Golden Globe winning composer Justin Paul reflects on his Westport roots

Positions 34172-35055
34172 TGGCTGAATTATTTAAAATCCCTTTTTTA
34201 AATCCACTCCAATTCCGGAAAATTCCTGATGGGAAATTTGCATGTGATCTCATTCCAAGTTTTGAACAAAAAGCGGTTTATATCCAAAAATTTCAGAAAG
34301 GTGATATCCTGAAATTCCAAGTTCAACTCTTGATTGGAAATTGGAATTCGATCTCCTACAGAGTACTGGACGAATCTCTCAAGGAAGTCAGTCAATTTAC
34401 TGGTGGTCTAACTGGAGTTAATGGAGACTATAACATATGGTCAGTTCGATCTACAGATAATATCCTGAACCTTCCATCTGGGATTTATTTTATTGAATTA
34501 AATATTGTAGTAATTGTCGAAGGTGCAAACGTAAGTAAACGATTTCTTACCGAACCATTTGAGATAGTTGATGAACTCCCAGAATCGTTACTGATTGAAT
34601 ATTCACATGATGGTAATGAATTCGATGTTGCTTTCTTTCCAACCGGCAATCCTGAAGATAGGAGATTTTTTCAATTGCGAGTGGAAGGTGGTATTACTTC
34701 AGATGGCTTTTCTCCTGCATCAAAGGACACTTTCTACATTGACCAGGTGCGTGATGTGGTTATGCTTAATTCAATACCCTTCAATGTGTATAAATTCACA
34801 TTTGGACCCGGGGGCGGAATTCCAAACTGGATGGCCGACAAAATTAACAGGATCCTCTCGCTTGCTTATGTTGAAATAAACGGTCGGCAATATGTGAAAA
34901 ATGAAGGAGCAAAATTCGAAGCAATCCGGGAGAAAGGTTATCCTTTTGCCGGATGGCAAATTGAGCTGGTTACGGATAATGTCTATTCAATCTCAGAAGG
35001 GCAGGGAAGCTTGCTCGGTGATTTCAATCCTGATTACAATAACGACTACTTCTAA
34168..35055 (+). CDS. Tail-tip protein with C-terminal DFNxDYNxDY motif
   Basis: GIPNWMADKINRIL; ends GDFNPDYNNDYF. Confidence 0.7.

There’s a moment in the Stephen Sondheim musical “Merrily We Roll Along” where the young songwriters in the story, best friends since high school, are about to start their career in New York City with trembling eagerness and hope and so aware of this profound moment in their lives. In “Our Time,” they sing: “Something is stirring/Shifting ground/It’s just begun/Edges are blurring/All around/And yesterday is done.”It’s a favorite song of Justin Paul, 32, and Benj Pasek, 31, and it captures the spirit and moment they’re experiencing. After being labeled a promising songwriting team for years, they are at last riding a wave of acclaim on several high-profile projects. Most impressively is their acclaimed score to Broadway’s latest hit musical, “Dear Evan Hansen.” (“This gorgeous heartbreaker of a musical ... with a haunting score,” wrote the New York Times theater critic Charles Isherwood.)The duo contributed lyrics to Hollywood’s first original live-action movie musical in decades, “La La Land,” a leading Oscar contender. On Jan. 8, Pasek and Paul took home Golden Globes, along with Justin Hurwitz — who wrote the music for “La La Land” — for the film’s “City of Stars,” as Best Original Song.They have a song in the DreamWorks animated film, “Trolls.” Next year’s big movie musical, “The Greatest Showman,” starring Hugh Jackman, the biopic about Bridgeport’s P.T. Barnum, will have tunes written entirely by Pasek and Paul.In a funky, wood-paneled room just off a Hell’s Kitchen studio in New York City, where the original cast album of “Dear Evan Hansen” was recorded, Paul talked about growing up in Westport, teaming up with his college pal and a long-ago visit to the Barnum Museum.Married, with a 9-month-old daughter, Emerson, and several shows more to his credit, the tall, lean and blond Paul has lost none of that sunny spirit and kid energy he had when I first met him. “My dream has always been to create music every day, and now that dream has come true,” he says of his recent successes.He says what’s extraordinary about “Dear Evan Hansen” and “La La Land” is both projects are based on original material, rather than coming from an established source. Pasek and Paul (as the team has come to be be called) had the idea for “Dear Evan Hansen” — about a high school suicide and a social media response that gets out of hand — “when we were in college saying, ‘Wouldn’t it be interesting to write a show about that some day?’ But then we diverged onto other paths.”Some of these projects were more successful than others. The duo created the score to the Broadway and touring musical, “A Christmas Story,” based on the popular holiday cult film, and the show and the team earned Tony Award nominations. They also wrote the score to the well-received off-Broadway musical “Dogfight” and contributed songs to TV’s “Smash.”Paul grew up in Westport with his younger brother Tyler (who is a theater merchandiser). His father, David Paul, is an evangelical pastor who heads the Spiritual Life Fellowship in Hartford, working alongside Paul’s mother, Rhonda. Paul was familiar at an early age with gospel music, and before long he was playing the piano and drums for his father’s church groups. “A lot of that musical inspiration comes from my parents, who weren’t trained musicians, but they always played and sang from their hearts, and that instilled a love of music for me from a very early age,” he says.Paul loved whatever music came his way in elementary school, but it wasn’t until he joined Westport’s Music Theatre of Connecticut’s (now in Norwalk) youth program that he really focused on theater. “My first show there was in ‘Oliver!’ That’s when the love affair with acting and musical theater began.”“Justin remains a close friend of ours and is still tied to MTC,” says Kevin Connors, executive director of MTC and its co-founder. “He started here when he was 8 and went all through our program to college prep, and then interned here when he was in college. He was a great performer, but whenever he wasn’t on stage, he was sitting beside me at the piano and also wanted to be involved on the orchestral side of the show.“Justin was always easy to work with. He has a huge heart and (is) sensitive to other people. He’s a perfectionist, but he puts the greatest pressure on himself. He always runs toward a problem in order to solve it, never running away.”Paul’s interest increased when he went to Staples High School, renowned for its arts program. His parents began taking him to see Broadway shows. “‘Cats’ was the first, and I became obsessed with the cast album. That was a gateway drug for all the other cast albums.”But it was a casual comment during the high school production of “Into the Woods” in the spring of his junior year that would change his life. “Someone — I don’t even know who it was now — said, ‘I hope you continue to study this in college.’ And it was — wow — I didn’t even think of doing that. But it struck a nerve. I thought I was OK for my town, but then I started thinking maybe I could do this. It inspired me to start looking at schools that specialized in that and I chose Michigan, which has a great music theater program.”That’s where he met Pasek during summer orientation in 2003. “He was wearing a ’76ers Jersey and a Philly’s ballcap backwards, trying to be very cool. I was your typical Westport kid, and we both thought we were trying to be cool, but we were both basically from the suburbs. We clicked right away.”Though they were there as actors, they began “messing around on the piano,” which led them to start writing songs together. In their sophomore year they presented their cycle of songs in the show “Edges” — the title comes from the song “Our Time” in “Merrily We Roll Along”— “and it went OK. It wasn’t terrible.”To say the least. “Edges” and other work helped them receive awards and grants and early-career recognition. As for the new year, there’s the Oscars, the Tonys, the score for Disney’s live-action movie of “Snow White” and “The Greatest Showman” is about to start filming.“I went to the Barnum Museum as a kid,” Paul says. “I even have a video of me and two classmates there because we were doing a project for school on Barnum.”Frank Rizzo has covered Connecticut arts for nearly 40 years.